Improving Indians Are No Surprise To Twins - Cleveland 19 News Cleveland, OH

Improving Indians Are No Surprise To Twins

By DAVE CAMPBELL, AP Sports Writer

MINNEAPOLIS (AP) - When the Cleveland Indians were slumping their way through May, the Minnesota Twins weren't fooled.

Now, the AL Central leaders get another chance to check out their chief division rival when a three-game series begins Tuesday at the Metrodome.

And guess what? Just as the Twins have suspected all along, the Indians are again playing like a contender.

"As somebody said to me, Cleveland is lying in the weeds," Minnesota manager Ron Gardenhire said. "Well, if they're lying in the weeds, they've got bazookas and cannons in there.

"They're a good team."

The Indians have been one of the most up-and-down teams in the majors this season. Expected by many to slide back to the middle of the pack behind the Twins and Chicago after losing several stars from last year's lineup that won the Central and was a game away from the ALCS, Cleveland started 11-1 -- including a four-game sweep of Minnesota at Jacobs Field.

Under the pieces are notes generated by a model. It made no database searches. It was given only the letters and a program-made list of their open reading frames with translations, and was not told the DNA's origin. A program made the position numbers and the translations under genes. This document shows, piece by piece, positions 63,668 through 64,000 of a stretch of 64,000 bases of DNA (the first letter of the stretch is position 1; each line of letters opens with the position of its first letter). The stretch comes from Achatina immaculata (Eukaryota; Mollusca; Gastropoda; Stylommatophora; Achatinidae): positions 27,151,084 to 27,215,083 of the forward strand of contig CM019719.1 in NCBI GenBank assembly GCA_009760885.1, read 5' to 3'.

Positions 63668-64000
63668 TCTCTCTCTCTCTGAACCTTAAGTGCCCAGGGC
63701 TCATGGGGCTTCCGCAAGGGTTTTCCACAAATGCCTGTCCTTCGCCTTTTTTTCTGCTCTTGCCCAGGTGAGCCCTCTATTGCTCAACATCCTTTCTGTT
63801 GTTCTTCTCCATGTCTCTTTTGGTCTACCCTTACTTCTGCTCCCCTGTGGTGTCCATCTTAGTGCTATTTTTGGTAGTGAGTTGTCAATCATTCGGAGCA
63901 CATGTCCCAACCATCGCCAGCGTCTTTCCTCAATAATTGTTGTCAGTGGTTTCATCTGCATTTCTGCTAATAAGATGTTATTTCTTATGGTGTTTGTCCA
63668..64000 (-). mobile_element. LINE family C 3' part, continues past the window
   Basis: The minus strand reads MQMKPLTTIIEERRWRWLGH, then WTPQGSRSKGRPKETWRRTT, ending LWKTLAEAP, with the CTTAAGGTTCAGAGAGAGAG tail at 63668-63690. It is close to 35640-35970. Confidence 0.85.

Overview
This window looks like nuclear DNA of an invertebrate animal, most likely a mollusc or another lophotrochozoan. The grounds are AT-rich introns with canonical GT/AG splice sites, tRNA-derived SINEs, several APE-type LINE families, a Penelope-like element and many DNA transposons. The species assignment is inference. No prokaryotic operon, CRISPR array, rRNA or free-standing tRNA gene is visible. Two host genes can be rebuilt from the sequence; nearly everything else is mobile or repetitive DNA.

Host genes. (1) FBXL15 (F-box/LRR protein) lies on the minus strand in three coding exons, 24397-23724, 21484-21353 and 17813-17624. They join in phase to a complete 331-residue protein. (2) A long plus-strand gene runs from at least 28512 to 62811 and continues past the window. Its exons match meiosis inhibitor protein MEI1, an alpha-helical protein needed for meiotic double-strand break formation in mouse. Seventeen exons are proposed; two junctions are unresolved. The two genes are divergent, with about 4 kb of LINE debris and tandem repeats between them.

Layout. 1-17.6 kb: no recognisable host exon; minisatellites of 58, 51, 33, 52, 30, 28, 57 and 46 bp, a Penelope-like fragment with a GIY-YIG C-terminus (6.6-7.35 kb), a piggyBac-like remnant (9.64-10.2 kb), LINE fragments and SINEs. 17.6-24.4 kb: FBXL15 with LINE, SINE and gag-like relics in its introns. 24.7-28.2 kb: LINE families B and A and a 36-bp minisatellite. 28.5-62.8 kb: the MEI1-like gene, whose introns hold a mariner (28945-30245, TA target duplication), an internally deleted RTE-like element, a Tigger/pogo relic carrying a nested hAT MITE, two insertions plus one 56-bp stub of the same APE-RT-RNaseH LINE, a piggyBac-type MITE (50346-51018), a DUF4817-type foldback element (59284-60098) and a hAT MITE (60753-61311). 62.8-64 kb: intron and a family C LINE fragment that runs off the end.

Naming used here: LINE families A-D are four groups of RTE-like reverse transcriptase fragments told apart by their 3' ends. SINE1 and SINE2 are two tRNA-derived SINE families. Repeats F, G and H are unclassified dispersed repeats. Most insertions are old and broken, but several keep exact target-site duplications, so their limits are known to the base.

Then came 25 losses in 34 games.

And then came an 8-2 stretch to bring the Indians back to where they're at now -- 28-28, 3½ games behind the Twins and tied with the struggling White Sox for second place.

"We're back at .500," starting pitcher Chuck Finley said. "Maybe this will give us a shot in the arm to really get things going."

Minnesota's Denny Hocking pointed to Cleveland's veteran presence as a reason for the recent turnaround.

"That team's got a lot pride on it," Hocking said. "They look at their record and say, 'This isn't the team we assembled.' Guys start focusing more and playing better."

The Twins, at 32-25, have impressively kept a slew of injuries from derailing their season thus far. When second baseman Luis Rivas returns this week after missing two months with a broken wrist, the offense will finally be at full strength. With starters Brad Radke and Joe Mays still on the disabled list, the rotation hasn't been nearly as effective as people believed it would be and the bullpen has instead been the savior.

"It's still only June," said catcher A.J. Pierzynski. "We can't really be concerned about standings. We're more concerned about getting this team healthy."

Despite their success without a healthy team, the Twins don't plan on being able to coast away from the Indians once they get everyone back.

"They'll be there at the end, the White Sox will be there, too," Gardenhire said. "It should be a good race all the way down. We're not surprised by anything good that Cleveland does. We know it's going to be a war."

(Copyright 2002 by The Associated Press. All Rights Reserved.)

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